In taxable year 2007, A generates a loss of $100,000 and has an apportionment percentage of 30%.  In taxable year 2008, A has $20,000 of income and deducts $20,000 of its 2007 carry-forward loss from its income.  As of taxable year 2009, A continues to carry forward an $80,000 loss from 2007.

In taxable year 2007, B generates a loss of $10,000, all of which is allocated to Massachusetts.  In taxable year 2008, all B’s net income is allocated to Massachusetts, and B generates a loss of $6,500.  B thus uses none of its 2007 loss carryforward in 2008.  B separately records the $6,500 loss attributable to 2008 and also carries that loss amount forward.  As of taxable year 2009, B continues to carry forward a $10,000 loss from 2007, as well as the separately recorded loss of $6,500 from 2008.  

In taxable year 2007, C generates a loss of $50,000, and has an apportionment percentage of 20%.  In taxable year 2008, C has $5,000 of income and deducts $5,000 of its 2007 carry-forward NOL from its income.  As of taxable year 2009, C continues to carry forward a $45,000 loss from 2007.

In taxable year 2009, as a result of the Massachusetts legislative change that generally made business entities’ filing classifications conform to their federal classification, S and its QSubs A, B, and C, are treated as a single entity, with S filing the Massachusetts corporate excise return.  S and its three QSubs collectively generate net income of $13,500 for 2009.  S is allowed to deduct losses incurred and carried forward from prior taxable years under G.L. c. 63, § 30.5.  S has no prior losses of its own, and thus may use the remaining NOL carryforwards of its QSubs.  In so doing, S must apply the general rules that the oldest carried-forward losses are taken first, and that losses from individual entities for each carryforward year are used in proportion to the total combined loss available from the same carryforward year. Therefore, S will apply the following calculation. 

A’s available loss carryforward amount from 2007 is $80,000.  That amount is divided by the total available loss carryforward amount from 2007 of each of the three QSubs A, B, and C, namely $135,000[11], to yield a percentage figure of .5926.  The net income of S for 2009, $13,500 is then multiplied by this figure.  The resulting number of $8,000 is the loss carryforward that S will apply taken from A’s 2007 loss carryforward amount. 

B’s available loss carryforward amount from 2007 is $10,000.  That amount is divided by the total available loss carryforward amount of each of the three QSubs from 2007, namely $135,000, to yield a percentage figure of .074. The net income of S for 2009, $13,500 is then multiplied by this figure.  The resulting number of $1,000 is the loss carryforward that S will apply taken from B’s 2007 loss carryforward amount.

C’s available loss carryforward amount from 2007 is $45,000.  That amount is divided by the total available loss carryforward amount of each of the three QSubs from 2007, namely $135,000, to yield a percentage figure of .333. The net income of S for 2009, $13,500 is then multiplied by this figure. The resulting number of $4,500 is the loss carryforward that S will apply taken from B’s 2007 loss carryforward amount.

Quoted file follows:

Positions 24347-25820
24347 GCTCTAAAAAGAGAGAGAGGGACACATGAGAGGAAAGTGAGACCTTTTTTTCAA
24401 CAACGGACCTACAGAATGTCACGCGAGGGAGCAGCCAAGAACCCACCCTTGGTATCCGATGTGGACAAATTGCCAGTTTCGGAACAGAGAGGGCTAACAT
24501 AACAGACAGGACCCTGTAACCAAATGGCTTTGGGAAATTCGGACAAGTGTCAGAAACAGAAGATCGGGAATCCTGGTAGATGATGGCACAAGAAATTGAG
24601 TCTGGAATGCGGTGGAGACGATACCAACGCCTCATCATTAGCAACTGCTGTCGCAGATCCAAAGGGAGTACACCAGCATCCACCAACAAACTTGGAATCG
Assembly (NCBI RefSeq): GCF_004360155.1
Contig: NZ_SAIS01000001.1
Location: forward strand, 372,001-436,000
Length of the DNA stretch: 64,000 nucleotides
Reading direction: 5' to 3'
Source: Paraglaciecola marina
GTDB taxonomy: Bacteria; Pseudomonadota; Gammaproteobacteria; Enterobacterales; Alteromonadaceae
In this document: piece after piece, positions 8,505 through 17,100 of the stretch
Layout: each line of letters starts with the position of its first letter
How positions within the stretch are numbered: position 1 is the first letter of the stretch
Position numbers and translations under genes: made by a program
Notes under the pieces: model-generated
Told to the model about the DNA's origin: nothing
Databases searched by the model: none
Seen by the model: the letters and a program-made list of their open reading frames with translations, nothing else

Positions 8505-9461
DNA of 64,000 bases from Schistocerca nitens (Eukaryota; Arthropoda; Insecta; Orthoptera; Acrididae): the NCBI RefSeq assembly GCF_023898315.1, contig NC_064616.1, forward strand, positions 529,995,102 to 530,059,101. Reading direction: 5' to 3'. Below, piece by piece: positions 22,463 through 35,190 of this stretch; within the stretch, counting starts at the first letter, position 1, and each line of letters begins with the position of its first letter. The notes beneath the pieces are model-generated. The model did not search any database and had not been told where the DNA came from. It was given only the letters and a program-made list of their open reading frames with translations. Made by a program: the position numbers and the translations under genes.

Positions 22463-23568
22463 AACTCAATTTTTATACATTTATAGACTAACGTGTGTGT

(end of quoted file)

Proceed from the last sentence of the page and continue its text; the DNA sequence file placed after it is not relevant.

In taxable year 2010, S generates income from which it is allowed to deduct losses incurred in prior years under G.L. c. 63, § 30.5.  S has no prior NOL of its own, and thus will use only the remaining NOL of its QSubs.  However, unlike for purposes of its 2009 taxable year computation, S must now convert its QSub’s NOL carryforwards from pre-apportionment carryforwards to post-apportionment carryforwards.  See G.L. c. 63, § 30.5(e).  There is sufficient income to S that in 2010 it is able to use all NOL amounts that have been carried forward by its QSubs.[12]  The method for calculating the total QSub losses available to the S corporation that were generated in the QSub’s 2007 taxable year is:

 

 

A

B

C

Total

2007 loss($100,000)

($10,000)

($50,000)

($160,000)

2007 % to be apportioned or allocated to MA

30%

100%

20%

 
     
2008 loss used by QSubs

$20,000

$0

$5,000

$25,000

 

 

 

 

 

2009 remaining loss attributable to 2007 available to S corporation on a pre-apportionment basis

 

($80,000)

 

($10,000)

 

($45,000)

 

(135,000)

 

 

 

 

 

2009 loss used by S, attributable to its pre-apportionment QSub carry-forward losses

$8,000

$1,000

$4,500

$13,500

 

 

 

 

 

2010 remaining NOL available to S corporation on a pre-apportionment basis (interim step – see next step to determine amount of usable NOL)

 

($72,000)

 

($9,000)

 

($40,500)

 

($121,500)

 

 

 

 

 

2010 remaining NOL attributable to 2007 available to S corporation after applying the respective QSub’s 2007 apportionment percentage to convert pre-apportionment losses into post-apportionment losses

 

($21,600)


[i.e. $72,000 * 30%]

 

($9,000)


[i.e. $9,000 * 100%] 

 

($8,100)


[i.e. 40,500 *    20%]

 

($38,700)